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2008 NEP national exit poll

  • In-person survey: Opportunity to reach cell-only voters

    CAVEATS:

    Subject population: Voters who cast ballots on Election Day

    Excludes 33% of 2008 electorate who voted early/absentee

    (NEP did cover early voters in 18 states and nationally with landline RDD but no cell sample)


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NEP national exit poll methodology

  • Stratified probability sample of 300 precincts nationwide

  • Random selection of voters within each precinct (interval – every nth voter)

  • Self-administered PAPI


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NEP national exit poll methodology

  • Four versions of questionnaire; phone-status question on two of them

  • Same question asked in 2004 national exit poll


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Methodology – sample sizes

  • 2004 N = 5,619

    • Including 385 cell-phone only

  • 2008 N = 7,341

    • Including 1,496 cell-phone-only

      Good news: Bigger N in 2008

      to study the cell-only population!


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Household telephone statusin Election Day exit polls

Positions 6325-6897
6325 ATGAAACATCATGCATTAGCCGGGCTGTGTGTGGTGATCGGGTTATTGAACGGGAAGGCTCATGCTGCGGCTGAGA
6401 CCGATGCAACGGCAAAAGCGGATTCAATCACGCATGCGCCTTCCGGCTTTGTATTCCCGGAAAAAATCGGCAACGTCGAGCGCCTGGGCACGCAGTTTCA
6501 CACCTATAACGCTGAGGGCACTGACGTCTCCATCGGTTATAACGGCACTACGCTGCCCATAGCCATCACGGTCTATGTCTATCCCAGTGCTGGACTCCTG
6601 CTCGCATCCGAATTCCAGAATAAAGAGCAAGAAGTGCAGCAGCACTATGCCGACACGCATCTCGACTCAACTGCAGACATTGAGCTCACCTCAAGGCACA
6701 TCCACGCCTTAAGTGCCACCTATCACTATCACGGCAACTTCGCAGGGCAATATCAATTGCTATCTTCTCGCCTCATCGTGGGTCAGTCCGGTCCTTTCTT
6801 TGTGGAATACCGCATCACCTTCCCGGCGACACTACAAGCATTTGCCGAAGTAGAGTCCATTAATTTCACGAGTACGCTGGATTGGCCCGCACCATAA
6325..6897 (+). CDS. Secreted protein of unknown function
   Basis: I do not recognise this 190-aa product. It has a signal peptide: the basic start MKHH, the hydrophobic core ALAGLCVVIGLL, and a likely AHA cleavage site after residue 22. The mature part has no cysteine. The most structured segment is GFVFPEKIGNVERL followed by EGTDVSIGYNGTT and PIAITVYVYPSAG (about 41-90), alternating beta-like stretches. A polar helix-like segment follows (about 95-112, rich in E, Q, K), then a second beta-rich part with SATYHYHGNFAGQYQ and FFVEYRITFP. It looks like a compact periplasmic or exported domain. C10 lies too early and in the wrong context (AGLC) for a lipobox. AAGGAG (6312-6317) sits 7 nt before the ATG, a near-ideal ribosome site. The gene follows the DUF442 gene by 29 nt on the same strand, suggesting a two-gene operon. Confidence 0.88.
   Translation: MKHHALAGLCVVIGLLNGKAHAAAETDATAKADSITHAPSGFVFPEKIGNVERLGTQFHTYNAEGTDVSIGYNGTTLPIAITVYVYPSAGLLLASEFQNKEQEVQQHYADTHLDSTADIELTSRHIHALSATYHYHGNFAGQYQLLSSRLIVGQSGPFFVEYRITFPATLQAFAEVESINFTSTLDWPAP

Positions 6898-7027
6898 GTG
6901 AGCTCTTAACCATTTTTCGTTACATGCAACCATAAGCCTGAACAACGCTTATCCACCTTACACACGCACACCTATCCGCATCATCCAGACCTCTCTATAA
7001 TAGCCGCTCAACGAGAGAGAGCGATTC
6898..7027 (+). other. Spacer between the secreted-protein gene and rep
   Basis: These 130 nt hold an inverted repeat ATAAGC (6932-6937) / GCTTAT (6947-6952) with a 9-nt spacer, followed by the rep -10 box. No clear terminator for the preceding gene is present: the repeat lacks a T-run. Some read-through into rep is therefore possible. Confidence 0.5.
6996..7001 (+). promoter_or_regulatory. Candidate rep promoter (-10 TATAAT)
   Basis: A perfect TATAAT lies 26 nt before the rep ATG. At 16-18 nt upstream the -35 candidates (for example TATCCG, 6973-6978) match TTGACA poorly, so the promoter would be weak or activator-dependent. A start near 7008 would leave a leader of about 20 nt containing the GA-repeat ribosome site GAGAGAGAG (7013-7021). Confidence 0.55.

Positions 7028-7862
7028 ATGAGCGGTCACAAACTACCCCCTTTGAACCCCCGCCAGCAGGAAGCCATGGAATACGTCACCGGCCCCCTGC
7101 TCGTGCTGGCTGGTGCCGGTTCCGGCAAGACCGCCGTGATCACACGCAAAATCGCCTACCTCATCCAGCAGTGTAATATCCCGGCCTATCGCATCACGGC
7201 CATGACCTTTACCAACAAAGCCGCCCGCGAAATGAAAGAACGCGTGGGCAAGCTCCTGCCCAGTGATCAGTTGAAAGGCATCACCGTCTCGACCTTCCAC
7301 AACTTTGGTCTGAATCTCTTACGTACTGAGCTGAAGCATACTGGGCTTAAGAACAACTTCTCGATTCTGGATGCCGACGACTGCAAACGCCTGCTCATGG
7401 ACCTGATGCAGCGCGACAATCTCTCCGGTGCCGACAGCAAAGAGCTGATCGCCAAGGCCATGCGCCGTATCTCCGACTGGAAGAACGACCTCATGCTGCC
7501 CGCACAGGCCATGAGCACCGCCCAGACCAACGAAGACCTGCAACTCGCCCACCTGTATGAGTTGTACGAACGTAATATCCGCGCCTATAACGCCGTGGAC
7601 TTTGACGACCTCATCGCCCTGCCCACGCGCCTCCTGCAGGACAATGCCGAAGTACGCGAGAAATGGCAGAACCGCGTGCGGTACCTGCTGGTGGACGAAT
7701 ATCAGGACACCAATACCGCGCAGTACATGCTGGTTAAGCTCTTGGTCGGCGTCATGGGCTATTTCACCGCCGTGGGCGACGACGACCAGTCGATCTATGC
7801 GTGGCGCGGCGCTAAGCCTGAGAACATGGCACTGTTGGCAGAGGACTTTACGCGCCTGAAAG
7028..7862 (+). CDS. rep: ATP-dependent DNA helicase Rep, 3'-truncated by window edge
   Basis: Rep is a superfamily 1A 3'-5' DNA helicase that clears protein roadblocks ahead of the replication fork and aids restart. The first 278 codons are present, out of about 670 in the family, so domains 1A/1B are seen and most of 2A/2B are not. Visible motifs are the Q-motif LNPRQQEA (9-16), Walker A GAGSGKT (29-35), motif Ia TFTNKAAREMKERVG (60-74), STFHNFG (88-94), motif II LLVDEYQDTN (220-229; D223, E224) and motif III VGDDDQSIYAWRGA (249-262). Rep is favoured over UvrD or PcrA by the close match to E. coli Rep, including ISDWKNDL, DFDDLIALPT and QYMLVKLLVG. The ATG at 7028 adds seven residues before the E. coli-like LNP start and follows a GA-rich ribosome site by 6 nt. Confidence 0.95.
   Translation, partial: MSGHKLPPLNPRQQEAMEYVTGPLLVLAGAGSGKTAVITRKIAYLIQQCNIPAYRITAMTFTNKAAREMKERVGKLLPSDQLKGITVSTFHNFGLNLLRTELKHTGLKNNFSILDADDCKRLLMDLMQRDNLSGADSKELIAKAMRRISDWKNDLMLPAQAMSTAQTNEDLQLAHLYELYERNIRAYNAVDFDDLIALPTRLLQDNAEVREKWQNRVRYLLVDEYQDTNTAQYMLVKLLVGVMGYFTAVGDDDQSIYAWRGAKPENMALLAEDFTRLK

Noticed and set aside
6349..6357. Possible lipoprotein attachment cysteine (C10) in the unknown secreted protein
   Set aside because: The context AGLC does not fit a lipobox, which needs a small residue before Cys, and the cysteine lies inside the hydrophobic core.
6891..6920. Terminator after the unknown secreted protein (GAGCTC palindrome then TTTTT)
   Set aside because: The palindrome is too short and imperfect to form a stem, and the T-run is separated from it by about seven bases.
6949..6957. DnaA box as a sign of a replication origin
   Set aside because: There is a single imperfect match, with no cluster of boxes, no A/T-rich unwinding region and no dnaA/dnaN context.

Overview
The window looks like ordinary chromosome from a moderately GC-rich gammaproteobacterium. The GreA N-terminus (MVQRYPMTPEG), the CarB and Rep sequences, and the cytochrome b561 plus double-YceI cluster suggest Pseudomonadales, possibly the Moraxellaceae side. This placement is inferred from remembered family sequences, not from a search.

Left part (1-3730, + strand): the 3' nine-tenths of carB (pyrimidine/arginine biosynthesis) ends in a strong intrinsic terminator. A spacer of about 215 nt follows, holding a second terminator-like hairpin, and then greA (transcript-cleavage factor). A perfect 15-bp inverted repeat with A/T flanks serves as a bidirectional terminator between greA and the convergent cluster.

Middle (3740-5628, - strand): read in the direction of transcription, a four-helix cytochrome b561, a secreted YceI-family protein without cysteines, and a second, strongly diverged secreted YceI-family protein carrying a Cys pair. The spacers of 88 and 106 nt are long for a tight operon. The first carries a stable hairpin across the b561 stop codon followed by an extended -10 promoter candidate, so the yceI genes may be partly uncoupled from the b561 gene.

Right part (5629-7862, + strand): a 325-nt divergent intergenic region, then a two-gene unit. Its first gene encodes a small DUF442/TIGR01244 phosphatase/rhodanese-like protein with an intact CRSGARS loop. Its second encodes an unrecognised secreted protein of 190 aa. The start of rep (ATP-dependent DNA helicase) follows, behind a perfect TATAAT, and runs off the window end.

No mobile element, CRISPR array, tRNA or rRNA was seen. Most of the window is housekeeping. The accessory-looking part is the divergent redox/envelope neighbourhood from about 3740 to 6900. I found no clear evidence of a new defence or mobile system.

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Presidential vote by HH phone statusin Election Day exit polls


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CPO status by agein Election Day exit polls


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Growing – and aging – CPO populationin Election Day exit polls

  • Growing majority of cell-only voters are age 30+

    • 2004: 52%

    • 2008: 57%

  • CPO growth rate higher among older age groups than among younger (albeit on smaller 2004 bases)

  • Increasing adoption of cell-only status by older people

  • Younger voters aging + maintaining phone habits


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CPO: select demographicsin 2008 Election Day exit polls

  • TOTAL cell-phone-only: 20%

  • Did not complete HS: 27% (post-grad 14%)

  • Income: < $15k: 37%; $15-50k: 26%

  • Hispanic/Latino: 28% (white 19%, black 22%)

  • Party ID: D 21%, R 17%, I 20%

  • Ideology: Lib 24%, Mod 21%, Cons 16%


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Pres. vote by age and phone statusin 2008 Election Day exit polls


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Pres. vote by age and phone statusin 2008 Election Day exit polls